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All Tables

Table 1

Morphological class distributions in the samples.

Table 2

Luminosities in B band.

Table 3

Luminosities in K band and corresponding masses.

Table 4

Mean values of the mass-weighted population vectors.

Table 5

Median values of the light-weighted population vectors.

Table 6

Light-weighted and mass-weighted average stellar ages.

Table 7

Mean star formation activity time scales (SFTS).

All Figures

thumbnail Fig. 1

Equivalent radius-to-25 mag arcsec-2 isophote radius ratio as a function of the radial velocity of galaxies. a) Comparison between spectra taken from Martínez et al. (2010) and SDSS for the HCG sample and b) comparison between the HCG and CIG samples. In each panel, the lines join the mean values determined in sets of a) 20 and b) 30 galaxies at different redshifts. The error bars give the standard deviation of the means.

Open with DEXTER
In the text
thumbnail Fig. 2

Comparison of the B-band luminosity distribution in our samples: a) early-type galaxies (EtG); b) early-spirals (EtS); and c) late-spirals (LtS). The continuous curves corresponds to the kernel density estimation of the probability density of each distribution. A Gaussian kernel is used.

Open with DEXTER
In the text
thumbnail Fig. 3

Comparison of the stellar masses and K-band luminosity (upper left corners in each panel) distributions in our samples: a) early-type galaxies (EtG); b) early-spirals (EtS); and c) late-spirals (LtS). The continuous curves corresponds to the kernel density estimation of the probability density of each distribution. A Gaussian kernel is used.

Open with DEXTER
In the text
thumbnail Fig. 4

Spectral synthesis results for two galaxies in our samples. a) An early-type galaxy, CIG 257; and b) a late-type galaxy, HCG 49b. The top-left plot in each panel shows the synthetic spectrum (red curve), plotted over the observed spectrum (black curve) normalized by the flux at λ =  4550Å; the bottom-left plot shows the residual spectrum (the difference between the observed and the synthetic continuum spectra), with the green regions representing the mask used; the top-right plot shows the percentage contribution of the light-weighted population vector (x [%] ), and the bottom-right plot the percentage contribution of the mass-weighted population vector (μ [%]  in logarithmic scale), as calculated in each of the three different SSP age groups: young (blue bar), intermediate (yellow bar), and old stellar population bins (red bar).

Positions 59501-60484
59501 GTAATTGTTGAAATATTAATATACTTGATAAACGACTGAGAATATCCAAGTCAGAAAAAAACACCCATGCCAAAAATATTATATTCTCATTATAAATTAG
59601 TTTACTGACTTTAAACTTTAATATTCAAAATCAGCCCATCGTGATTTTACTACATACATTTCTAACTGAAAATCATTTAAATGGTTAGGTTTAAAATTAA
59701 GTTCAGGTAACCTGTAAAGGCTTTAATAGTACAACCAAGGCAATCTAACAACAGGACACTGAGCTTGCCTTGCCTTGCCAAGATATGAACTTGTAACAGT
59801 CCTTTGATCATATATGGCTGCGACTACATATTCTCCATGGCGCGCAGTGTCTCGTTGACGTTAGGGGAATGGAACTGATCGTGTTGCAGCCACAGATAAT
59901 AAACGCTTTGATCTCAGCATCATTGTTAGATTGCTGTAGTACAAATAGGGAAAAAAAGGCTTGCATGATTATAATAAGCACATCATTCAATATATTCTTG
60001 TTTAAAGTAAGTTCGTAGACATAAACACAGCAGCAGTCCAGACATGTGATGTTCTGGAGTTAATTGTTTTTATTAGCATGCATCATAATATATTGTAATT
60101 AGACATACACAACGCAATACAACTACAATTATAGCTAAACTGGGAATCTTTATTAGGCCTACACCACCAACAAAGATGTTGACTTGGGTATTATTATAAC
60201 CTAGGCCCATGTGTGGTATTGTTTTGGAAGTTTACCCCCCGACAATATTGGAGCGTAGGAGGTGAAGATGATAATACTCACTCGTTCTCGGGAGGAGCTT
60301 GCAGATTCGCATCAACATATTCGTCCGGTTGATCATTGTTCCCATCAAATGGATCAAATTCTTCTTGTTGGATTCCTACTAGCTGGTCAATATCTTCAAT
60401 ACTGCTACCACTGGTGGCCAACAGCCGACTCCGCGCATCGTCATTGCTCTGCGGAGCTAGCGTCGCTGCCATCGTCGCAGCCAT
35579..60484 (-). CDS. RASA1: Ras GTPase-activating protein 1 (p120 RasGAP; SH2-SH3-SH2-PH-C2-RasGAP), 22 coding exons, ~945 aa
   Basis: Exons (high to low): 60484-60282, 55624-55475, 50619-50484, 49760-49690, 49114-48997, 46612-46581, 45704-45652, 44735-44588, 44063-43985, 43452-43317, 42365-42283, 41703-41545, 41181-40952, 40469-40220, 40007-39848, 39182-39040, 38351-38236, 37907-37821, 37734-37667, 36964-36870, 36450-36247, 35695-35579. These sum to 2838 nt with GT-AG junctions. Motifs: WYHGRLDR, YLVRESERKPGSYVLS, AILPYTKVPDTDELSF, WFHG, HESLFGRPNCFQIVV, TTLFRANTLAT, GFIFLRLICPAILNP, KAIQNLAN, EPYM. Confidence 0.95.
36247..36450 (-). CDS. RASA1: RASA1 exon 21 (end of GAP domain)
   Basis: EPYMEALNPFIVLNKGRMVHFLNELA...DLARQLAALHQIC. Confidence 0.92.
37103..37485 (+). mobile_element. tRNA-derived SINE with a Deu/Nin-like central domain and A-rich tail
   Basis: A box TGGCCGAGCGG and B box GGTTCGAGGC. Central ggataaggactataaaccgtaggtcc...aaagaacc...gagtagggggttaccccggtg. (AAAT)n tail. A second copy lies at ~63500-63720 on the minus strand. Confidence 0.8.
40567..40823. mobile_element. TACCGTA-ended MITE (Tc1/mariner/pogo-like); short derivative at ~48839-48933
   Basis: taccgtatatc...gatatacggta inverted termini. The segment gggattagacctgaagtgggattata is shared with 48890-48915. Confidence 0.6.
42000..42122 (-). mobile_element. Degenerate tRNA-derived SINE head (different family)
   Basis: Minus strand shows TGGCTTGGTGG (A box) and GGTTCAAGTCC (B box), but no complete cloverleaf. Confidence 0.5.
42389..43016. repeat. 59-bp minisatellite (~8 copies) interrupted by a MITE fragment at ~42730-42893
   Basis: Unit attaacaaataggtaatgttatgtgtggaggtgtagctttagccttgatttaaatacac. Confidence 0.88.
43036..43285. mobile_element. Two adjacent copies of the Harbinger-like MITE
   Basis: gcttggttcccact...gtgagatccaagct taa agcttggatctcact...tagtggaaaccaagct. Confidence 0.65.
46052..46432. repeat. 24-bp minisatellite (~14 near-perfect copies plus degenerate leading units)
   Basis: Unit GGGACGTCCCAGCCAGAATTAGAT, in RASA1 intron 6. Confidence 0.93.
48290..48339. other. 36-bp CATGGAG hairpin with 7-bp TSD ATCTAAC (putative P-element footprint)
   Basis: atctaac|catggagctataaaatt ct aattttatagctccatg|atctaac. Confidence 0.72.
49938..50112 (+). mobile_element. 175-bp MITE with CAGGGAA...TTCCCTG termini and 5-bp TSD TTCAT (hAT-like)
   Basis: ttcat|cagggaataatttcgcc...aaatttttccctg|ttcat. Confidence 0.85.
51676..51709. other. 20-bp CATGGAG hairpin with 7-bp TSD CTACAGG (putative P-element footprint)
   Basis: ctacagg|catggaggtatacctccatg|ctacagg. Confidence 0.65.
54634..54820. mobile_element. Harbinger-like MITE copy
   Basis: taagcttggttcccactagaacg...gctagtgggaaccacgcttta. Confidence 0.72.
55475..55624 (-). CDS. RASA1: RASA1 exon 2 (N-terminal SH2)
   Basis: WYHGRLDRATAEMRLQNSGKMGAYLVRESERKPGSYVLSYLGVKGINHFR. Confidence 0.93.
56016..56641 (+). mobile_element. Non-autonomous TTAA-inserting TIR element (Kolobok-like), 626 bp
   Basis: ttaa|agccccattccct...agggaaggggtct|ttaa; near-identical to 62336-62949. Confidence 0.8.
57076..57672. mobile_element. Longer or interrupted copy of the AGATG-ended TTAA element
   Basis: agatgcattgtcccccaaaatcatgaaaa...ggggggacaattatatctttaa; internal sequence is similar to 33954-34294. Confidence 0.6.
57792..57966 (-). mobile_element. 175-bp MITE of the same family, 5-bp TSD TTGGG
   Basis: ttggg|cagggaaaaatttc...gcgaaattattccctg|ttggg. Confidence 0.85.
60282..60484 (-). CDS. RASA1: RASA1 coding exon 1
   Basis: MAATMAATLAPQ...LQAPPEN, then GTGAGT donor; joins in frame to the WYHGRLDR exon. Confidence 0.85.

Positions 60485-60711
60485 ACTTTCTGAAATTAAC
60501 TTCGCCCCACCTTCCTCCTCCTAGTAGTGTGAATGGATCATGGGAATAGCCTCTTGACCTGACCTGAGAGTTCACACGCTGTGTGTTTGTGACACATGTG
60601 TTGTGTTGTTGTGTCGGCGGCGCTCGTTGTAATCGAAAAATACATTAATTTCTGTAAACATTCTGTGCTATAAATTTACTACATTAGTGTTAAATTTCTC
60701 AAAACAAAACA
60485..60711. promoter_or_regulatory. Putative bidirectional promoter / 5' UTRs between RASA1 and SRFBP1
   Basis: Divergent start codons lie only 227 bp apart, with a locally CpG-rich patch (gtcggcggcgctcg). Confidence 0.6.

Open with DEXTER
In the text
thumbnail Fig. 5

Percentage contribution of the mass-weighted population vectors (top to bottom) MO, MI, and MY, as measured in the different morphological classes, (left to right) EtG, EtS, and LtS galaxies. The red and blue curves are the density distributions for the HCG and CIG, respectively. The gray areas are the confidence interval models, assuming the two samples come from the same distribution. In each graph the curves are the continuous representation of the distribution. These curves were produced using the SM function in the R statistical package.

Open with DEXTER
In the text
thumbnail Fig. 6

Same as Fig. 5 for the light-weighted population vectors.

Open with DEXTER
In the text
thumbnail Fig. 7

Histogram and cumulative distribution of mass-weighted average stellar ages in the three morphological classes: a) EtG; b) EtS; and c) LtS galaxies.

Open with DEXTER
In the text
thumbnail Fig. 8

Histogram and cumulative distribution of light-weighted average stellar ages in the three morphological classes: a) EtG; b) EtS; and c) LtS galaxies.

Open with DEXTER
In the text
thumbnail Fig. 9

Star formation activity time scale traced in terms of mass-weighted age t  M as a function of Δ(t) for EtG in HCG sample (top panel) and the CIG sample (bottom panel). The color-code bar corresponds to light-weighted age t  L. Triangles represent the peculiar galaxies.

Open with DEXTER
In the text
thumbnail Fig. 10

Spectral synthesis results for the seven peculiar EtG. Left panels: continuum-subtracted spectra showing the presence of strong emission lines; middle panels: percentage contribution of the Lw and Mw population vectors; right panels: gri composite SDSS images. In these galaxies, the XI and/or XY stellar populations tend to dominate the light, which is not typical of EtG.

Open with DEXTER
In the text
thumbnail Fig. 11

Same as Fig. 9 for EtS galaxies.

Open with DEXTER
In the text
thumbnail Fig. 12

Same as Fig. 9 for LtS galaxies. Young LtS galaxies in the samples are indicated with gray triangles.

Open with DEXTER
In the text
thumbnail Fig. 13

Mean SFTS for EtG, EtS, and old LtS galaxies in HCG (filled symbols) and CIG samples (open symbols). Error bars are ± σ of the mean values.

Open with DEXTER
In the text
thumbnail Fig. 14

Morphology type distribution of galaxies in the HCG and CIG samples.

Open with DEXTER
In the text
thumbnail Fig. 15

Comparison of the distributions of SSFR in the samples: a) both EtS and LtS; b) only EtS; and c) only LtS galaxies.

Open with DEXTER
In the text